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Moving from a linear to a circular economy means minimising the waste and pollution by reducing, recycling and reusing. The City of Amsterdam aims to redesign twenty product- or material chains. The implementation of material reuse strategies has the potential to create a value of €85 million per year within the construction sector and €150 million per year with more efficient organic residual streams. Amsterdam set up an innovation program on the circular economy; www.amsterdamsmartcity.com/circularamsterdam. By converting waste into electricity, urban heating and construction materials, the Amsterdam Electricity Company generates 900 kWh per 1000 kg of waste. 75% of the sewage system is separated for waste and rain water and the silt which remains after treating waste water is converted into natural gas. Share your innovative concepts and ideas on circular economy here.
Praat je met ons mee over Circuloco?
Speciaal voor de Week van de Circulaire Economie organiseren we een Co-Creatiesessie, waarin we alvast een voorproef geven op alles wat er straks op ons paviljoen op Floriade Expo 2022 te zien en te doen zal zijn.
Tijdens de Co-Creatiesessie kom je meer te weten over het ontwerp-, denk- en maakproces rondom Circuloco. Ons circulaire gebouw zal na Floriade Expo 2022 gedemonteerd worden en op de Steiger 66 heropgebouwd worden. Het ontwerp, de bouw, de invulling, de afbouw en de heropbouw: alles wordt gedaan door en met lokale makers.
Je bent (online) welkom op donderdag 10 februari, van 12:00-13:00 Doe je ook mee?
Van 7 tot 12 februari 2022 staat heel het land in het thema van de Circulaire Economie. Ook in Almere gebeurt er veel op het gebied van circulaire economie. Dit willen we graag laten zien. Daarom hebben we een speciaal Almeers programma opgesteld voor de week van de Circulaire Economie. Zo kun je op online expeditie door het Upcyclecentrum en tijdens onze talkshow in een vogelvlucht mee langs een aantal belangrijke circulaire projecten. Ga met ons Praktijk- en Innovatie Centrum Circulaire Economie (PRICE) in gesprek over het belang van Circulaire hubs of bewandel onze kunstroute op de Steiger.
In Amsterdam praten we steeds meer over het circulair maken van materiaalstromen. Maar om welke materialen en aantallen gaat het nu eigenlijk? Hoe bewegen ze door Amsterdam en welke impact hebben ze op het milieu?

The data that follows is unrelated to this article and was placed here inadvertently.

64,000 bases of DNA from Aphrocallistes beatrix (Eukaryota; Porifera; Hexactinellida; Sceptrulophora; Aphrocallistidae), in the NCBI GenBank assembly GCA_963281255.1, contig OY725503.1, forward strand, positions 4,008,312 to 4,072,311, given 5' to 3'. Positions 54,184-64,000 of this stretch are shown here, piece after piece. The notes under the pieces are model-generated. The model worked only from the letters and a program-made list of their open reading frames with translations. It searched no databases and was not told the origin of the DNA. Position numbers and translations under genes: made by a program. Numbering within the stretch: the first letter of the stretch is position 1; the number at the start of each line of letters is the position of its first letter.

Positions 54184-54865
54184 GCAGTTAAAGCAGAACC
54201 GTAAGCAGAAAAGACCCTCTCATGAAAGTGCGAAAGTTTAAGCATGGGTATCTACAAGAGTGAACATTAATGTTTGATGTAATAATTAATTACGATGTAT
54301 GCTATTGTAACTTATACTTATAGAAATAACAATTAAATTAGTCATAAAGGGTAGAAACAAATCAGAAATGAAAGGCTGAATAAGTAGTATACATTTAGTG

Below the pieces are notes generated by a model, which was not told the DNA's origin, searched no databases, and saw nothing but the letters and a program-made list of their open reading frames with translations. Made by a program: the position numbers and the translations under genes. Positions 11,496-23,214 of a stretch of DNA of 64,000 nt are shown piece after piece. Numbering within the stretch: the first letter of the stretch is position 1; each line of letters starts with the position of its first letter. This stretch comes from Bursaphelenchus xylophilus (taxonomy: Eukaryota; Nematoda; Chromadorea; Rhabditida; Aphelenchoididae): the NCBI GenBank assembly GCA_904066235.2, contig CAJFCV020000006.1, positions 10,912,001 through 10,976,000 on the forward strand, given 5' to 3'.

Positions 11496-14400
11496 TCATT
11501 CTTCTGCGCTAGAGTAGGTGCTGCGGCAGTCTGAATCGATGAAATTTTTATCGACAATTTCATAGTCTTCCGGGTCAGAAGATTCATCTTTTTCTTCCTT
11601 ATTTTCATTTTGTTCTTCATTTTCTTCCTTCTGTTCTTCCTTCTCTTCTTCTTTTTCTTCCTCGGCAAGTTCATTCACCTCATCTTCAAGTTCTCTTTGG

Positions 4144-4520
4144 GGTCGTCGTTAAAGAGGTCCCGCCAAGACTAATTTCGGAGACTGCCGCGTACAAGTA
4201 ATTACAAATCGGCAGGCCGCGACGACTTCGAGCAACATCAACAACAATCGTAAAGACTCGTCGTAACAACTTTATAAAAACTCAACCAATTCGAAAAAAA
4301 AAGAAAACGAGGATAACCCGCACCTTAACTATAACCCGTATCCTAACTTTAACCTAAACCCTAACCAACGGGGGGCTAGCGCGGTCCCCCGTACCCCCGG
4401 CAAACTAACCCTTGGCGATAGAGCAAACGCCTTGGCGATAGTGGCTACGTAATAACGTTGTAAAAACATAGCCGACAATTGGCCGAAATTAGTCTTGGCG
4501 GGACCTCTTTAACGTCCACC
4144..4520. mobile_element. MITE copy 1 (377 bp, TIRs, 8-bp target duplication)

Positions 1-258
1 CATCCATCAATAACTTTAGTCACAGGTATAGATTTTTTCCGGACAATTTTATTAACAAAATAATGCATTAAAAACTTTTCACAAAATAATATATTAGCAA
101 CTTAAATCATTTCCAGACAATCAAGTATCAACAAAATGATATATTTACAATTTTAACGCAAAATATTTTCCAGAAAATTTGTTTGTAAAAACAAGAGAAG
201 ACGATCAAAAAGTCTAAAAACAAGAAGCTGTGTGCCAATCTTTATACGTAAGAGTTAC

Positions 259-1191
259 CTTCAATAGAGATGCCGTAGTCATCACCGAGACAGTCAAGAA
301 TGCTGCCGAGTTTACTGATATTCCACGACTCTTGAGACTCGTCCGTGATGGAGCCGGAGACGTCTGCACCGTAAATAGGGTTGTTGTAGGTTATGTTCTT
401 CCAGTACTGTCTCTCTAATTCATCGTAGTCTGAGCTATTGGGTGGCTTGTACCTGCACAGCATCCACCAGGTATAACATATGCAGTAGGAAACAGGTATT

Wethouder Marieke van Doorninck en Rene Koop, programmamanager CE bij Gemeente Amsterdam, delen de inzichten uit de Monitor Amsterdam Circulair. Een monitor – tot stand gekomen in samenwerking met CBS, geoFluxus en TNO – die laat zien hoe materiaalstromen zich door de regio Groot-Amsterdam bewegen. Van import en productie tot consumptie, recycling en verlies. Dankzij de Monitor Amsterdam Circulair weten we hoeveel materiaal er in onze stad rondgaat en wat daarvan de ecologische impact is. De inzichten die we daar uithalen stellen ons in staat om nog betere keuzes te maken in het belang van de circulaire economie.
Benieuwd hoe de monitor werkt? Waarom het een belangrijke asset is voor onze stad? En hoe jouw organisatie een bijdrage kan leveren? Meld je dan aan voor het online event op vrijdag 11 februari tussen 10.00 en 12.00 uur vanuit de studio in Circl.
Met o.a. de volgende sprekers: Marieke Van Doorninck (wethouder Ruimtelijke Ontwikkeling en Duurzaamheid), Rene Koop (programmamanager circulaire economie Gemeente Amsterdam), Arnout Sabbe (Data-expert Geofluxus en AMS Institute), Robert Koolen (directeur duurzaamheid Heijmans) en Nathan de Groot als dagvoorzitter.
Call for applications open until March 20th. The program will last from April till June.
The AMS Startup Booster is a business idea development and validation program hosted by AMS Institute, aiming to help aspiring entrepreneurs turn their gut feeling into a business. The entrepreneurs are expected to pursue an impact-driven startup in the field of urban tech.
Lasting over 3-months, the AMS Startup Booster 2022 will start in April and run until June. The program will be hybrid, mainly digital and where possible live at the AMS Institute (Marineterrein, Amsterdam). The program is most effective when all teams are fully committed so during the aforementioned time period there is a minimum requirement of 16 hours per week for each member.
The program consists of 6 workshops focusing on customer discovery and problem-solution fit. During these workshops, the following topics will be addressed:
- Team fit
- Market segmentation & Customer personas
- Value Proposition & Business Model Canvas
- Hypotheses testing & Experiment design